Time to step up: On music’s biggest, most sexist night

Zahraa Assaf
Layout Editor

Only 9.3 percent of nominees at the Grammy Awards between 2013 and 2018 were women, according to a new study on gender and racial figures in pop music conducted by the University of Southern California Annenberg Inclusion Initiative. This year’s Grammy Awards were not an exception to being blatantly sexist.

“Music’s Biggest Night” was a never-ending saga of embarrassment, disappointment and chaos. Despite the fact that, for the first time in Grammy history, there were no white men nominated in the Album of the Year category – and the recognition of hip-hop rose to the top categories – the Recording Academy still failed to follow through with the nominating committee’s initial ideas. The voting membership gave all the top awards to non-hip-hop nominees, furthering the idea that the Grammys are merely a populist contest. Bruno Mars taking home Album of the Year – beating out Kendrick Lamar, Childish Gambino, Jay-Z, as well as Lorde (who was the only woman nominated for this category) – says a lot about the backwards and traditional mindsets of the voting committee. Mars won 6 more (may I say, undeserved) awards, including top categories such as Record of the Year and Song of the Year. Jay-Z, the most nominated artist, arriving with 8 nominations in total, went home empty-handed. While Ed Sheeran, who happened to be the only man nominated in the category of Pop Solo Performance, won the award, beating Kesha’s powerful “Praying” – which deserved the moment of acknowledgment for her bravery and strength. Despite attendees showing solidarity with victims and survivors of sexual harassment and assault by wearing white roses, this Grammy loss was a missed opportunity to solidify and emphasize this symbolic solidarity.

Viewers sat through multiple unsolicited performances by U2, when the band had not even been nominated for any awards, while nominated tastemakers such as Lorde, the only woman nominated for Album of the Year, weren’t even allowed to perform solo. Grammys President Neil Portnow claimed, nevertheless, that there wasn’t time for a Lorde performance, in his comments after the show, specifically after the uproar of viewers and critics with respect to the male-dominated show.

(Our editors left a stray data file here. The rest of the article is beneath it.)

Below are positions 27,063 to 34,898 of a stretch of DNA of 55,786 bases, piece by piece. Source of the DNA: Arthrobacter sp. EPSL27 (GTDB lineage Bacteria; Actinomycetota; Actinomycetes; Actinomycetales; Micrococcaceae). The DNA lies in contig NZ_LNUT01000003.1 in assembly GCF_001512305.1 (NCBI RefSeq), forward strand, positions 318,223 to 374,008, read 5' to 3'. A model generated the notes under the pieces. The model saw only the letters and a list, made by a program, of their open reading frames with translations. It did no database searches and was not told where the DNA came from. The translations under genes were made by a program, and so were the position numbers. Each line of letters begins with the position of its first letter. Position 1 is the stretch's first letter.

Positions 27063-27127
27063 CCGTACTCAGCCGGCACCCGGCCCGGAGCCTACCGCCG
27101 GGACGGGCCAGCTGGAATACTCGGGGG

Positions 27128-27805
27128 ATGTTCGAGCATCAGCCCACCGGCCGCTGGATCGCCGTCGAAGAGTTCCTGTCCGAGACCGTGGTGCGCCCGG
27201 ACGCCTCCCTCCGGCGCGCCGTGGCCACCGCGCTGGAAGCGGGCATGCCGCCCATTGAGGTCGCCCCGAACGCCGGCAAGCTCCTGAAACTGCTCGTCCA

This not only speaks to the Grammys’ irrelevance but also its sexist nature. Portnow urged women to “step up” if they sought recognition in the music industry, to which Pink responded by saying: “Women in music don’t need to ‘step up.’ Women have been stepping up since the beginning of time. Stepping up, and also stepping aside… When we celebrate and honor the talent and accomplishments of women, and how much women step up every year, against all odds, we show the next generation of women and girls and boys and men what it means to be equal.”

The televised award show went down nearly 24% in total viewers from last year. Considering all the mishaps and wrong-doings throughout the night, this fact is not surprising. The music industry will no longer be taken seriously and the Grammys will remain irrelevant until The Recording Academy “steps up” and recognizes its explicit, insensitive, and outdated racial and sexist biases.

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